- Final Report [PDF]
- Executive Summary [PDF]
- Appendix A Residential Potential Analysis Data and Results [PDF]
- Appendix B Commercial Downstate Potential Analysis Data and Results [PDF]
- Appendix C Commercial Upstate Potential Analysis Data and Results [PDF]
- Appendix D Industrial Downstate [PDF]
- Appendix D Industrial Upstate [PDF]
This study characterizes the distillate and residual fuel oil infrastructure on Long Island, the New York City metropolitan area, New York Harbor (including relevant facilities located in New Jersey), and the Hudson River corridor as far north as Albany and Rensselaer. The study identifies major sources of fuel supplies and the associated flow paths into New York, inventory patterns, characterizes the status of storage facilities, assesses the capability of the supporting transportation infrastructure, characterizes the competing uses for distillate and residual fuel oil, and identifies contingency measures to mitigate potential fuel shortfalls. The study may be used to support regulatory and policy initiatives by the New York State Public Service Commission (PSC) related to interruptible gas customers. It also advances knowledge and understanding of the role of distillate and residual fuel oil in meeting the State's heating and electricity needs, and supports NYSERDA's Energy Emergency responsibility.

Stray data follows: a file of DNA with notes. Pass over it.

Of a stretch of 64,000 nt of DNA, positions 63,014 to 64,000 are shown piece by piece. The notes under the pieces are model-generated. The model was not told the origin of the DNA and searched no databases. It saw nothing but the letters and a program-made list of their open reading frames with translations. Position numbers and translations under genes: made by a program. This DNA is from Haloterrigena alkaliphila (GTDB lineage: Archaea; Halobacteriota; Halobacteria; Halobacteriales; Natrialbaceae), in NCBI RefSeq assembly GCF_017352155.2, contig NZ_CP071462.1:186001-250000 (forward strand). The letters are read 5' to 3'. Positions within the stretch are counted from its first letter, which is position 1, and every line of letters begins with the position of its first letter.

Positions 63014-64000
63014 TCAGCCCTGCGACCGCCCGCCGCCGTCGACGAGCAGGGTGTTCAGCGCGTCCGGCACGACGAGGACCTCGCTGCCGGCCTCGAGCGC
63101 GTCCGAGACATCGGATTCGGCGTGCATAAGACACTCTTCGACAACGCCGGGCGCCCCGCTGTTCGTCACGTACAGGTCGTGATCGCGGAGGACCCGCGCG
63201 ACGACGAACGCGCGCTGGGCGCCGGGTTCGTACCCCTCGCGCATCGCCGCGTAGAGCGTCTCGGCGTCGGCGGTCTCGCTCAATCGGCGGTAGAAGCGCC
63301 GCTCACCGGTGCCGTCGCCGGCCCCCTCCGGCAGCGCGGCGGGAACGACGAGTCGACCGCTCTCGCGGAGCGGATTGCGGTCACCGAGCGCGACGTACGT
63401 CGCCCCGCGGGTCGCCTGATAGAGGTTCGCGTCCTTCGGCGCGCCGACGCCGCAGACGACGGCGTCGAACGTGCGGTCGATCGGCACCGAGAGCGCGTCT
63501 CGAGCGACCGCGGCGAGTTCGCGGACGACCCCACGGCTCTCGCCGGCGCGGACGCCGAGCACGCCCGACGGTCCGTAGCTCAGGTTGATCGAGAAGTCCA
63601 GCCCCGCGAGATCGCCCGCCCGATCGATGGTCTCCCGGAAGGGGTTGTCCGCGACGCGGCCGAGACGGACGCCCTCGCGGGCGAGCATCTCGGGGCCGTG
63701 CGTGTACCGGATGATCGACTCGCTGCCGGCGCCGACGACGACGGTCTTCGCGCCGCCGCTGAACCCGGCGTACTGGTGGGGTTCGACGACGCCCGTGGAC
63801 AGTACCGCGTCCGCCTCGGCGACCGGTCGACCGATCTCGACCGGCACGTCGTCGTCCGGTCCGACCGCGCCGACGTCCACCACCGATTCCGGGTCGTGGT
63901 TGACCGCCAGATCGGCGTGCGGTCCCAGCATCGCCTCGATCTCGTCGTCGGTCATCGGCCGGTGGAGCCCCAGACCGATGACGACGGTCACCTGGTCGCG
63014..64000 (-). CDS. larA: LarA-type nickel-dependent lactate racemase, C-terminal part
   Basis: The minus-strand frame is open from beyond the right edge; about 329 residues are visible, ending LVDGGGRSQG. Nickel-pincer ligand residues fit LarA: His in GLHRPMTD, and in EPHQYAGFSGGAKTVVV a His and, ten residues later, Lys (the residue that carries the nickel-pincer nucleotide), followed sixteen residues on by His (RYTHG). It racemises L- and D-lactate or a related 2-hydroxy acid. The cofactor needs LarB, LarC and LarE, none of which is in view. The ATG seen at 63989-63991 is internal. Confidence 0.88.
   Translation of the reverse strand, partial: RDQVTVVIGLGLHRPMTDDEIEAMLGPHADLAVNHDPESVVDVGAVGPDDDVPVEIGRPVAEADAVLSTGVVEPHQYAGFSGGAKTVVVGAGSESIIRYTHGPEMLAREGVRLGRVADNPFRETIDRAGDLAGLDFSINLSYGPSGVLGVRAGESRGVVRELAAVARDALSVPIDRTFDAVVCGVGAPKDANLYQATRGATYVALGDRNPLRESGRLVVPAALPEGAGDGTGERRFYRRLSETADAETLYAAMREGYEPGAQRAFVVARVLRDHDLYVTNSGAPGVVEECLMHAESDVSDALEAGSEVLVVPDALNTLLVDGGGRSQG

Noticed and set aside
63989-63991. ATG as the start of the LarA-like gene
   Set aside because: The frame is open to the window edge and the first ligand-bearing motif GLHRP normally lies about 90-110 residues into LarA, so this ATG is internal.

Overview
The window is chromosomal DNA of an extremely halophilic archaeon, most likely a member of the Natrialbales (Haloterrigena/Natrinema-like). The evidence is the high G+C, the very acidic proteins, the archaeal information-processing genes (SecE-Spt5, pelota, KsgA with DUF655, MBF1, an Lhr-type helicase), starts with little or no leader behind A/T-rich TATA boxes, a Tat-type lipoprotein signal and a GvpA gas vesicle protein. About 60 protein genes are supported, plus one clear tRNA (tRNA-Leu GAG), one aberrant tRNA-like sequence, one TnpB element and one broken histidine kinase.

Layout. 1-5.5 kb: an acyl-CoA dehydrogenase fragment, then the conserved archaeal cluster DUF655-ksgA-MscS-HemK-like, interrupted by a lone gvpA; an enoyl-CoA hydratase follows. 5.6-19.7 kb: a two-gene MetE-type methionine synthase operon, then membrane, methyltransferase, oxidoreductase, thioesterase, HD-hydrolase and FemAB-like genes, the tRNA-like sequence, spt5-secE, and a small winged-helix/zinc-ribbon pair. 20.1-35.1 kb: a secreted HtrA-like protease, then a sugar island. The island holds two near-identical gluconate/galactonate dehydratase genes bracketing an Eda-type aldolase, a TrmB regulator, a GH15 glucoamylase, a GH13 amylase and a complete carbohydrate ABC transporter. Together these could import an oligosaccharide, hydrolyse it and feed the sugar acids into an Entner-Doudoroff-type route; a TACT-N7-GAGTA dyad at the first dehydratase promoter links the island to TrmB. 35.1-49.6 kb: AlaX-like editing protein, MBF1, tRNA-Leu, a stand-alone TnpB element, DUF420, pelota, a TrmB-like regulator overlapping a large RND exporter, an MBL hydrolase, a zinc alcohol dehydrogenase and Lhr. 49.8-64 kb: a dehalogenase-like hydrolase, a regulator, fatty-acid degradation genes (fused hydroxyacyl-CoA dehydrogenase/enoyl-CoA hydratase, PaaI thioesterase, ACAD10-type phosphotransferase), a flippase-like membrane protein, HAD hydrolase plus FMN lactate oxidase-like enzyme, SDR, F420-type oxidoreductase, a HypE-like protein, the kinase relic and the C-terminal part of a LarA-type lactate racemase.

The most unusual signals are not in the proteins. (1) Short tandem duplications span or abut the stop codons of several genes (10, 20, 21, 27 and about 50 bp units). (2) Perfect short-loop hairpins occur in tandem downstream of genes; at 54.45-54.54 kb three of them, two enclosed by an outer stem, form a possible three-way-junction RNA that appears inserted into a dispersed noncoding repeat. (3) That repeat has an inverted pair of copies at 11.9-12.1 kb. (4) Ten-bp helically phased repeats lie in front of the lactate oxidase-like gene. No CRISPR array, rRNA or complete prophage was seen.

Energy Efficiency and Renewable Energy Resource Development Potential in New York State - Final Report - August 2003
NYSERDA commissioned this study of the long-range potential for energy efficiency and renewable energy technologies to displace fossil-fueled electricity in New York. The study examined the potential available from existing and emerging efficiency technologies and practices to lower end-use electricity requirements in residential, commercial, and industrial buildings. The study also estimated renewable electricity generation potential from biomass, fuel cells, hydropower, landfill gas, municipal solid waste, solar, and wind. The study assessed New York's efficiency and renewable potential over three time horizons: five years (through 2007), 10 years (through 2012), and 20 years (through 2022).
NYSERDA paper on Renewable Portfolio Standard - February 2003